Sacral acupuncture improved LUTS compared with the sham acupuncture group or other remedy groups, but a quantitative evaluation of the treatment effect could not be performed. This review provides reference information on sacral acupuncture techniques to Korean medicine doctors. Sacral acupuncture may in the future, be used as the main treatment or adjuvant therapy in LUTS, further studies are required to confirm its efficacy and safety.

Acknowledgments

This research was supported by Wonkwang University’s internal research fund in 2021.

Notes

Conflicts of Interest

The authors have no conflicts of interest to declare.

Ethical Statement

This research did not involve any human or animal experiment.

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Article information Continued

Fig. 1.

Flow chart.

Fig. 2.

Risk-of-Bias in the Included Studies.

Fig. 3.

Risk-of-Bias Summary.

Table 1.

Summary of Included Studies.

Author (y) [reference] Sample size (included→analyzed) Mean age (mean ± SD) Population Mean period of disease (mean ± SD) Treatment intervention* Control intervention Outcome Results Adverse events (%)
Comparison with sham acupuncture
Liu (2017) [20] 504 (252:252)→504 (252:252) TG: 54.5 ± 8.3 Stress UI Median (IQR) EA (18×, 6 wks; BL33, BL35; 5-6 cm; 30 min; local region de-qi; 50 Hz, 1-5 mA) Sham (2 cm lateral to BL33, BL35; no skin penetration, no de-qi, no electrical output) (ITT) 1) 1-h pad test 2) 72-h IEF 3) ICIQ-SF score 4) Number of urine pads 5) Use of other treatments 6) self-evaluation 1) 2) 3) 6) TG 4) 5) N.S. Fatigue (0.8), sharp pain (0.4), palpitation (0.4)
CG: 56.2 ± 8.4 TG: 5.0 (2.6-9.8)
CG: 5.2 (3.0-10.0)
Xu (2016) [21] 80 (40:40)→80 (40:40) TG: 59.05 ± 7.91 Stress UI Mean (range) EA (18 ×, 6 wks; BL33, BL35; 5-6 cm; 30 min; local region de-qi; 50 Hz, 1-5 mA) Sham (2 cm lateral to BL33, BL35; no skin penetration, no electrical output) (ITT) 1) 1-h pad test 2) 72-h IEF 3) ICIQ-SF score 4) self-evaluation 1) 3) 4) TG 2) TG§ (wk 30) 2) N.S. (wk 6, 18) Subcutaneous hematoma (5.0), persistent pain (2.5)
CG: 57.97 ± 8.42 TG: 5.04 (2.54 to 8.81)
CG: 5.00 (2.37 to 8.07)
He (2016) [22] 42 (20:22)→42 (20:22) TG: 56 ± 9 Stress UI TG: 6.3 ± 3.1 EA (18×, 6 wks; BL33, BL35; 5-6 cm; 30 min; local region de-qi; 10 Hz/50 Hz, 1-5 mA) Sham (3 cm lateral to BL33, BL35; no skin penetration, no electrical output) 1) UDI 2) VAS 3) frequency of nocturnal enuresis 4) TER 1) 2) 3) 4) TG NR
CG: 55 ± 8 CG: 3.5 ± 3.7
Tang (2016) [23] 84 (42:42)→83 (42:41) TG: 56 ± 10 Stress UI TG: 3.4 ± 1.2 EA (20×, 7 wks; BL33, BL35; 5-6 cm; 30 min; local region de-qi; 50 Hz, 1-5 mA) Sham (3 cm lateral to BL33, BL35; no skin penetration, no electrical output) 1) 1-h pad test 1) 2) TG§ NR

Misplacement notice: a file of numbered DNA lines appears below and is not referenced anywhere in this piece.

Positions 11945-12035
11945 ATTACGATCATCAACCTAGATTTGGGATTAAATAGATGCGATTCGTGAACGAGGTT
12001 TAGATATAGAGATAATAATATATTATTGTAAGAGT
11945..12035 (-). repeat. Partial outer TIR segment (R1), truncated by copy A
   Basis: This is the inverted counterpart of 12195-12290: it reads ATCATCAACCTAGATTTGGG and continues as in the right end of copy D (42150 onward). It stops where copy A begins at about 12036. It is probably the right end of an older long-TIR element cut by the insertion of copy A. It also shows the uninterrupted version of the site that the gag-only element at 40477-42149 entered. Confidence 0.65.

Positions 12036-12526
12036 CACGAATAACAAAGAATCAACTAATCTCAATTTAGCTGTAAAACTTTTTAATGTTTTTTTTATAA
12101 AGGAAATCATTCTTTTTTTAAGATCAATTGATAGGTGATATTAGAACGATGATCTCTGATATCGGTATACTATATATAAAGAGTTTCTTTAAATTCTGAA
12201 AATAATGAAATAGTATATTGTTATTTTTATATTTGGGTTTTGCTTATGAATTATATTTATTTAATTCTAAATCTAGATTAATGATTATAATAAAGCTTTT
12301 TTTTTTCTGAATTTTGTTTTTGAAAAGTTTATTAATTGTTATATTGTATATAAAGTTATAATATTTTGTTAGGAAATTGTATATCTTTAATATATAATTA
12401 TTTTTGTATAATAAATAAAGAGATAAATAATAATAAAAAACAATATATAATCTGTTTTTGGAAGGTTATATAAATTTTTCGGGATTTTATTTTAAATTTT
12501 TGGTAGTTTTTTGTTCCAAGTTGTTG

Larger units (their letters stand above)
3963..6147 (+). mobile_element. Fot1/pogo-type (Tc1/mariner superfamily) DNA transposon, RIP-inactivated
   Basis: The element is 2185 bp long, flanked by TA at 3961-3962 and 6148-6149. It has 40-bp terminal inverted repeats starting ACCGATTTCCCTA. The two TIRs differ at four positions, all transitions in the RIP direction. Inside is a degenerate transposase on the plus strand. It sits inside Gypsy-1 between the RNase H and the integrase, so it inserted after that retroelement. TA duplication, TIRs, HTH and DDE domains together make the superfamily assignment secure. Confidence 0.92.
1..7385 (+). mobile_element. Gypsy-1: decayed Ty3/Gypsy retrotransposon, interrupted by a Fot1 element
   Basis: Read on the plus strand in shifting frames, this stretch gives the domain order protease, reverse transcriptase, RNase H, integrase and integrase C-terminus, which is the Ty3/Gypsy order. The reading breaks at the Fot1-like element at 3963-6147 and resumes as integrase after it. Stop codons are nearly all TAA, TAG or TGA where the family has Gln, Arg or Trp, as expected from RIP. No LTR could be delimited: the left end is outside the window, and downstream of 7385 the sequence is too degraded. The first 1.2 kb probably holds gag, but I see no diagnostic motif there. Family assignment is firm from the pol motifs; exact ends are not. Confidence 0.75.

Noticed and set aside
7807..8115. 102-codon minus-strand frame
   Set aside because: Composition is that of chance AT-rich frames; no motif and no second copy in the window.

CG: 58 ± 12 CG: 3.2 ± 1.3 2) ICIQ-SF score
Wang (2013) [24] 100 (50:50)→100 (50:50) TG: 64.80 ± 7.05 BPH TG: 6.34 ± 4.80 EA (16×, 4 wks; BL33; 6-8 cm; NR; sensation radiated to the genitalia; 20 Hz, current increased to the maximum tolerance) Sham (6.7 cm lateral to BL33; other interventions were the same except for the radiating sensation) (ITT) 1) IPSS 2) PVR 3) Qmax 1) TG None
CG: 65.94 ± 6.74 CG: 6.14 ± 4.81 2) 3) N.S.
→87 (45:42) NR NR (PP) 1) IPSS 1) TG
Zhang (2015) [25] 50 (25:25)→45 (23:22) TG: 39.0 ± 8.3 OAB TG: 2.07 ± 0.52 EA (30×, 6 wks; BL32-34; 5 cm; 30 min; local region de-qi; 4 Hz/20 Hz, current increased to the maximum tolerance) Sham (1.5 cm lateral to BL32-34; superficially penetrated, just pricking sensation, no electrical output) 1) OABSS 2) KHQ 3) FSF 4) 1st urge (to void) 5) MCC 6) Qmax 7) PVR 1) 2) 4) 5) TG 3) TG§ 6) 7) N.S. Minor pain (13.0)
CG: 43.5 ± 10.3 CG: 1.86 ± 0.48
Gu (2015) [26] 72 (34:38)→72 (34:38) TG: 39.6 ± 7.6 Urinary retention (SCI) TG: 2.15 ± 0.20 EA (3 mo, daily; BL31-34; 3 cm; 20 min; sensation radiated to the perineum and bladder; 20 Hz, NR) Sham (needles were taping to the dermal surface by adhesive without insertion) 1) PVR 2) voided volume 3) frequency of CIC 4) the number of bladder balance patients 1) 2) 3) TG 4) TG§ NR
CG: 40.75 ± 12.5 CG: 2.13 ± 0.21
Comparison with different needle depth
Yuan (2019) [27] 131 (66:65)→120 (60:60) TG: 65.32 ± 8.62 BPH TG: 7.68 ± 4.34 EA; deep insertion (12×, 4 wks; BL32, BL33; 6-7.5 cm; 30 min; sensation radiated to the anterior genital area; 20 Hz, current increased to the maximum tolerance) EA; shallow insertion (2.5-4 cm; just pricking sensation; other interventions were the same) 1) IPSS 2) QOL 3) Qmax 4) PVR 5) TER 1) 2) 5) TG 3) 4) N.S. NR
CG: 64.02 ± 8.04 CG: 8.30 ± 4.00
Comparison with other remedies
Liu (2019) [28] 500 (250:250)→467 (239:228) NR Mixed UI NR EA (36×, 12 wks; BL33, BL35; 5-6 cm; 30 min; local region de-qi; 10/50 Hz, 0.1-0.5 mA) PFMT (36 wks) solifenacin (5 mg/d) (PP) 1) 72-h IEF 1) < 0.001 for noninferiority Subcutaneous hematoma (4.0)